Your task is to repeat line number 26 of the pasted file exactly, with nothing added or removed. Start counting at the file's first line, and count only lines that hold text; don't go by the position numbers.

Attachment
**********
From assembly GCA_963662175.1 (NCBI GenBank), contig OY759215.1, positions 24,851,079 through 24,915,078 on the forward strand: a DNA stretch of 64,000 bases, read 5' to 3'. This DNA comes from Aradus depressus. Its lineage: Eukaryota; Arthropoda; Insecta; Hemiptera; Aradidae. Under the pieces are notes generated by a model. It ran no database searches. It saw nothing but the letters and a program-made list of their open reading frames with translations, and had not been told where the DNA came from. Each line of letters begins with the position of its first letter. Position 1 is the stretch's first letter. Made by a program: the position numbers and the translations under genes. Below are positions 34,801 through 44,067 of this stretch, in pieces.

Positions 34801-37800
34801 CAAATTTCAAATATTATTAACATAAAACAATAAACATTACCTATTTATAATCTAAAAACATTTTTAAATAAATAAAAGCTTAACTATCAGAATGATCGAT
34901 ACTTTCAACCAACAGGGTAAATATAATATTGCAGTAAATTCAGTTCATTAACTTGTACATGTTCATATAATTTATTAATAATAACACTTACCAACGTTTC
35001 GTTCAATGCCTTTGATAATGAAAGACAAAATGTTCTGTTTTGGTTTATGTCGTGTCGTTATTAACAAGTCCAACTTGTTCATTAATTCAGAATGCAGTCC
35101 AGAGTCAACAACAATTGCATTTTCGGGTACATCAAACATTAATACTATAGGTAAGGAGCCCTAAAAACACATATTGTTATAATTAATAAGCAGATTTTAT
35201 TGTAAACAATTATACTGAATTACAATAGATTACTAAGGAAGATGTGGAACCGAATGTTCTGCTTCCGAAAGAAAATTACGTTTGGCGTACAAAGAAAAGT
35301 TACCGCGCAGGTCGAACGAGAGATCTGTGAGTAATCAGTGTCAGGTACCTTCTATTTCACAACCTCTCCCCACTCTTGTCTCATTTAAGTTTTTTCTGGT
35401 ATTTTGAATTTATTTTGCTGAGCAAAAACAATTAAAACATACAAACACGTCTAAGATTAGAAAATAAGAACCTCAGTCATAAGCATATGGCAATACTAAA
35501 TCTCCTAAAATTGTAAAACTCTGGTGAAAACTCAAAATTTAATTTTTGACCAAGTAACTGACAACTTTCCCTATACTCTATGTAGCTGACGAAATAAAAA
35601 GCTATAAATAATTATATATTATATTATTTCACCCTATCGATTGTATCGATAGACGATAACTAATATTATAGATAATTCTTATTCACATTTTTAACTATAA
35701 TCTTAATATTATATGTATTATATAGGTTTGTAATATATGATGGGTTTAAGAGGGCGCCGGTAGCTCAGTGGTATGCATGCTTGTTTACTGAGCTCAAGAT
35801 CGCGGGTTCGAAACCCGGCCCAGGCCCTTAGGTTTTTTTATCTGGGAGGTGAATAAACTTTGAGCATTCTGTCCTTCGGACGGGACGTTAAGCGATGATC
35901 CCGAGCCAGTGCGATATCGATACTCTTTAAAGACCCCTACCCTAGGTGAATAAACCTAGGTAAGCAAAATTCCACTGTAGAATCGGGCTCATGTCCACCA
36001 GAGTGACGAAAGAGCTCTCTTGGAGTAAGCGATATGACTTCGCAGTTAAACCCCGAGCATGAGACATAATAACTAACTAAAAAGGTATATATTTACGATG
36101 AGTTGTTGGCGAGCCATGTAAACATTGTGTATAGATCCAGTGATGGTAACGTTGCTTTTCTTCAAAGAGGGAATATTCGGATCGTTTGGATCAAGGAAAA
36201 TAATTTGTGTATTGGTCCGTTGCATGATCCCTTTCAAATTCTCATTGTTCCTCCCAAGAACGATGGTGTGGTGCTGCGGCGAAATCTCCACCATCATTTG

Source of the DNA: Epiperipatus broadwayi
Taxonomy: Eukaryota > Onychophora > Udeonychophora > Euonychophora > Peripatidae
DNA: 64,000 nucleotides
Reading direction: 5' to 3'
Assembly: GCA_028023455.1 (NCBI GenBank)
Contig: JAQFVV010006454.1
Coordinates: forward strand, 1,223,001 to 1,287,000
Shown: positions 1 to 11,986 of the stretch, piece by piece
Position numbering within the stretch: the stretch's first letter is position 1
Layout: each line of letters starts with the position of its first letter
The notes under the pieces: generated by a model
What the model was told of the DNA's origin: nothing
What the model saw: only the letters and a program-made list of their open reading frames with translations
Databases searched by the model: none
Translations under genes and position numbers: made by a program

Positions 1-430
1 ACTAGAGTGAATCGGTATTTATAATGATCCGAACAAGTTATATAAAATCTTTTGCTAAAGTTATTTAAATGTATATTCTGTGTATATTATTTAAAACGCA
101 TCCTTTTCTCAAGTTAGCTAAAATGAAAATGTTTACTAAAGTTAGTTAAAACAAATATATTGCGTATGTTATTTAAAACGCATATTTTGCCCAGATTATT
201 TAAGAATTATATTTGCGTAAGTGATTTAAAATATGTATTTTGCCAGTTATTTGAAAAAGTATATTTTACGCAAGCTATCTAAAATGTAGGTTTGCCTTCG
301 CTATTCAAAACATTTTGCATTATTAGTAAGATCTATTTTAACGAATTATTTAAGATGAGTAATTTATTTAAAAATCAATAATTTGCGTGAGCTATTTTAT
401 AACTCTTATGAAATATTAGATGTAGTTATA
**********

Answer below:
Position numbering within the stretch: the stretch's first letter is position 1